Opinion: Daily Journal

High-profile politician’s proposal shines light on tax-rate debate

Alexandria Ocasio-Cortez deserves a big “Thank you.” In calling for top marginal tax rates of 70 percent, the freshman U.S. representative from New York is attracting attention to often-neglected issues linked to federal tax policy.

To be clear, this column is not endorsing Ocasio-Cortez’s proposal. A near doubling of the current top tax rate would be unwise.

Still, Ocasio-Cortez’s high profile — especially among younger voters — means that at least some AOC fans might be willing to devote time to learning facts about tax rates. Those who look into the topic might be surprised at what they learn.

Permitted since the adoption of the U.S. Constitution’s 16th Amendment, the modern federal income tax started in 1913 with a rate of 7 percent. Its top marginal rate reached as high as 94 percent during World War II. The top rate stood at 91 percent as recently as 1963. It didn’t dip below Ocasio-Cortez’s 70 percent standard until 1981.

Ronald Reagan entered the White House that same year and began a concerted campaign to lower tax rates across the board, including the top marginal rate. (Reagan’s jump from the Democratic Party to the Republicans had stemmed, in large part, from his own experience with high marginal tax rates. At the peak of his movie-star career, the Gipper had experienced firsthand the disincentives linked to sky-high rates. If he could keep less than a dime of each dollar he earned beyond a certain income threshold, why bother working on another movie?)

By the time Reagan left office, the top marginal rate stood at a postwar low of 28 percent. Rates have climbed since that time. The top rate has fluctuated between 35 percent and roughly 40 percent for the last quarter century.

Ocasio-Cortez and her supporters point to the pre-Reagan historical record. They see that the American economy thrived at times when tax rates topped out at 70 percent or higher. They are correct.

But as economist Milton Ezrati noted this month in New York’s City Journal, those higher rates accompanied a much different federal tax code. Deductions and exemptions “drastically reduced” the amount of income subject to the higher rates. Tax cuts enacted since the Reagan era have closed most of those “loopholes.”

“Taxpayers could write off all state and local taxes, with no limit — including sales taxes, licensing fees, property taxes, and income taxes,” Ezrati reminds us of the era of 70 percent top marginal rates. “They could also write off all interest expenses without limit — on their mortgages (no matter how many), all credit-card debt, auto loans, or home-improvement loans. Imagine the benefits to a plutocrat, buying a third home or a fifth Bentley.”

That’s not all. “The code included dividend exclusions and generous provisions for capital-gains preferences,” Ezrati adds. “Taxpayers back then could shelter unlimited amounts in IRAs. Social Security payouts were tax-free, no matter how high a person’s income. Individuals could write down their taxable income through averaging provisions and transfer as much income as they liked to their children, who paid at lower rates. There was no limit to rental-loss deduction. Business losses counted against all income.”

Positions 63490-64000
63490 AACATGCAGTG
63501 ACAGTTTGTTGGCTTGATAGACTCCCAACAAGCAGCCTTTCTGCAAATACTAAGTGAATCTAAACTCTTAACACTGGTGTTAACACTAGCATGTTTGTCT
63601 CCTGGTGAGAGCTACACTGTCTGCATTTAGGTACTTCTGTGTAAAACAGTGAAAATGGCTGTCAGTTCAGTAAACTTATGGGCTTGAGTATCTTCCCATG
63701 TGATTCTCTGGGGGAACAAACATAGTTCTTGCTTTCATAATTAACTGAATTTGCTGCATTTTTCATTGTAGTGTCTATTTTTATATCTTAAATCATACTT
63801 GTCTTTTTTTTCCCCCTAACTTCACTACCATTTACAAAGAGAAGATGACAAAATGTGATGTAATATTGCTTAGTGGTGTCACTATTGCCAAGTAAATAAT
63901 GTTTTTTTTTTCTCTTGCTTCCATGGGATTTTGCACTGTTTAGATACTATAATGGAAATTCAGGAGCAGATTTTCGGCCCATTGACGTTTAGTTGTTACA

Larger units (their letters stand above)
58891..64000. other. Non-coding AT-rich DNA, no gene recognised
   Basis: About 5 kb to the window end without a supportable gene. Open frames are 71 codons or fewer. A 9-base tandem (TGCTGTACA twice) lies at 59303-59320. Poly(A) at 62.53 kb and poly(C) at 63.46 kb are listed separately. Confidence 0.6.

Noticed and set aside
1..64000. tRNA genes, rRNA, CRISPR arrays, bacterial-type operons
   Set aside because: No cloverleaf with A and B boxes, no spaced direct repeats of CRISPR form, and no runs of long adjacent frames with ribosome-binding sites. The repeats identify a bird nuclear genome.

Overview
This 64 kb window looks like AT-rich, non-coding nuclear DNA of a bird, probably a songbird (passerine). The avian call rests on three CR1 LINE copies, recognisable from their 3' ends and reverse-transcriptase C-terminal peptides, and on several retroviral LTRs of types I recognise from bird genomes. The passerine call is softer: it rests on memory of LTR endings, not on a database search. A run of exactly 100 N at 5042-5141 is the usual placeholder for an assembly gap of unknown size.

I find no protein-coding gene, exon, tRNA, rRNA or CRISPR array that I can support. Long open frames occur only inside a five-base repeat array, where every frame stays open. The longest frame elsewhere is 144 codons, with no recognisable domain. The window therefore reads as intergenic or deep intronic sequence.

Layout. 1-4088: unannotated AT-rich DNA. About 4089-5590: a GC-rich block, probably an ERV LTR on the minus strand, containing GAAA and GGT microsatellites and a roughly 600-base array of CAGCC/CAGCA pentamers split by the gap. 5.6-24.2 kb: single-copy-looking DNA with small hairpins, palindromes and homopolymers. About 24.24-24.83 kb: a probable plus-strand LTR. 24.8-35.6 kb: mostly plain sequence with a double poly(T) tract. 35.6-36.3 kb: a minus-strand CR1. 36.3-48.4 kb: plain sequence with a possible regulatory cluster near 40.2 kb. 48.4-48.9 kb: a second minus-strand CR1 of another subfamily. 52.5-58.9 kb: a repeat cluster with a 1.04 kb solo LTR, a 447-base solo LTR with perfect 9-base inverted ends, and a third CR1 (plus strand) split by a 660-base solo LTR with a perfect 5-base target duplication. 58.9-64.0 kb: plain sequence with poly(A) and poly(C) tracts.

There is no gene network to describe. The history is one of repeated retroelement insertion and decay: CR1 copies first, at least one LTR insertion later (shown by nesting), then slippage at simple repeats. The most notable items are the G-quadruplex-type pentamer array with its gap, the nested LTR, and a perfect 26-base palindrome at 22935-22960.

The end result: Few people paid 70 percent rates on any income. Ezrati cites a Tax Foundation estimate that the top 1 percent of taxpayers in the 1950s ended up paying an average effective tax rate of 17 percent. That was despite a top rate that hit 92 percent.

“If our highest earners today were offered the 2019 code or the old one, they might well go for the old rules, even at a 92 percent top rate,” Ezrati concludes.

The old rules might benefit those high earners, but it’s hard to argue that the increased complexity in the tax code would benefit the economy as a whole. Tax reformers argue fairly consistently for “neutrality and simplicity.” That means eliminating special credits and deductions that complicate the tax code and skew taxpayers’ economic decisions.

One suspects that Ocasio-Cortez has no interest in restoring the old special breaks and deals that helped high earners avoid much of the tax burden a 70 percent rate would imply. Instead she is likely to support higher rates alongside the current number — or even fewer — credits and deductions.

If that’s true, one can expect high earners to follow one of several courses in the face of a new sky-high tax bracket. First, they might emulate the moviemaking Reagan and simply curtail their income-generating activity. If they can’t keep more than 30 cents of every dollar they earn, they’ll have less incentive to earn that additional dollar. That means less economic activity overall and a hit to American economic growth.

Second, they might steer more of their earnings toward tax accountants and lawyers who will help them game the system. These are the very taxpayers who will be able to afford that type of specialized tax expertise. Money spent for tax-saving purposes won’t go into savings and investment that boost economic growth.

Third, high earners will hire lobbyists to help them win targeted tax relief from Congress. The higher the top marginal tax rate, the larger the incentive for prospective payers to seek a deal from Washington bureaucrats and elected officials. New breaks would undo many of the reforms that helped improve the American tax code over the past four decades.

It’s doubtful that Ocasio-Cortez has spent much time considering these potential consequences. One hopes at least some of her followers will dedicate more attention to these critical details.

Mitch Kokai is senior political analyst for the John Locke Foundation.